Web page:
It would also be our hope that under a legalized system, drug education programs that focus on preventing young people from experimenting with marijuana would move in a more health-and-science based direction, such as those that currently dissuade teens from trying tobacco or driving under the influence of alcohol. These latter campaigns, which rely on scientific facts and health concerns as opposed to hyperbole and scare-tactics, have effectively reduced undesirable teenage behavior whereas similar government-financed ad campaigns targeting adolescent marijuana use have not.
Finally, it should be noted that while marijuana alone poses a relatively low health and safety risk to the user, there is no way for the marijuana consumer to determine the purity and potency of marijuana sold on the black market. Under a tightly controlled, regulated market, marijuana would be sold under strict quality controls. For example, marijuana sold in government-licensed stores would be purchased from reputable, licensed cultivators and varying grades of cannabis would prominently state their potency and source of origin. Such regulation would all but eliminate the existing health risks and law enforcement concerns presently associated with black market marijuana. Also, the establishment of a legal market would pave the way for the legalization of so-called "drug paraphernalia" products such as vaporizers and other items that offer marijuana smokers alternative, safer routes of administration than smoking.
America tried alcohol prohibition between 1919 and 1931, but discovered that the crime and violence associated with prohibition was more damaging than the evil sought to be prohibited. With tobacco, America has learned over the last decade that education -- not prohibition -- is the most effective way to discourage use. Yet, we fail to apply these same lessons to the responsible use of marijuana by adults.
By stubbornly (and irrationally) defining all marijuana smoking as criminal, including that which involves adults smoking within the privacy of their own homes, we as a society are wasting precious police and prosecutorial resources; clogging the courts; filling costly and scarce jail and prison space that would otherwise house violent offenders; exposing our children to black market profiteers; undermining our drug education efforts; acting against the best interests of public health and safety; and needlessly wrecking the lives and careers of hundreds of thousands of otherwise law-abiding citizens every year. Responsible marijuana smokers present no legitimate threat or danger to society, and there is no reason to treat us as criminals. To do so is to wage war without cause against a significant segment of our nation's adult population.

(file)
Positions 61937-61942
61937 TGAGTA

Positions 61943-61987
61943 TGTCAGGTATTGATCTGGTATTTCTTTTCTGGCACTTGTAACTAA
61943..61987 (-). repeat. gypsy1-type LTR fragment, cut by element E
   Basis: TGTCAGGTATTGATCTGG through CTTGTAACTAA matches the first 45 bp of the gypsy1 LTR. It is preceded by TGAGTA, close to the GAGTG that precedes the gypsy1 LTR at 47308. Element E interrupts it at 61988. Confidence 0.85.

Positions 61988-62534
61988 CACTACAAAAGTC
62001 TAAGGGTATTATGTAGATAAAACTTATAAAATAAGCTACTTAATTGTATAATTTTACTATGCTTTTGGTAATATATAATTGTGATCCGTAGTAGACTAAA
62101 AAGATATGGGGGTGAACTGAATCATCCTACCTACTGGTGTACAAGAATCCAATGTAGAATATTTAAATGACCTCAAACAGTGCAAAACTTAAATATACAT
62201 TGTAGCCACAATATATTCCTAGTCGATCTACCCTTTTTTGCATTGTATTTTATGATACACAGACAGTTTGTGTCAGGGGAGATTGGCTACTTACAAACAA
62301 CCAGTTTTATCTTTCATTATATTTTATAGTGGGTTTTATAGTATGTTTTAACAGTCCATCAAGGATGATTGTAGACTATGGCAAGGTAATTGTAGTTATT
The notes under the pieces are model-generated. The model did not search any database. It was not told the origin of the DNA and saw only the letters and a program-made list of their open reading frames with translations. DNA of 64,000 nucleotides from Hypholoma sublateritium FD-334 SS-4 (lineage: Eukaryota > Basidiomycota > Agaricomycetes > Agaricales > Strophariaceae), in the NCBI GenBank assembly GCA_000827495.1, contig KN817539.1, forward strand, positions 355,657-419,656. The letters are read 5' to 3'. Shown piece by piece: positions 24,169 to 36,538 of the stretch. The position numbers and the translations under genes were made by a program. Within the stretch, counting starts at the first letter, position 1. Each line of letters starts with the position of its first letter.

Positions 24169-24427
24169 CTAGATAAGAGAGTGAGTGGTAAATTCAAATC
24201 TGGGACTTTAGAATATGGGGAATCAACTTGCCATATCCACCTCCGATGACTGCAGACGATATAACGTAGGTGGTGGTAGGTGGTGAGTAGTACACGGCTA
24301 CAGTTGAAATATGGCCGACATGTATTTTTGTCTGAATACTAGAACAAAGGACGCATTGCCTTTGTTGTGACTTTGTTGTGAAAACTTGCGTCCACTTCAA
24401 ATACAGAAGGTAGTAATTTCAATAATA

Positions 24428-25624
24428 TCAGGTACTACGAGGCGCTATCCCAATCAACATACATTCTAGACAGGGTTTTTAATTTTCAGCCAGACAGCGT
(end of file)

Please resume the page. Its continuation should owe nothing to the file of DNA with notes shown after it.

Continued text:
Speaking before Congress on the 40th anniversary of marijuana prohibition -- August 2, 1977, then-President Jimmy Carter stated: "Penalties against drug use should not be more damaging to an individual than use of the drug itself. Nowhere is this more clear than in the laws against the possession of marijuana in private for personal use." 40 Twenty-six years later, the former President's words ring truer than ever. After nearly 70 years of this failed and destructive policy, it's time to end marijuana prohibition and establish a safe, legal, regulated adult marijuana market.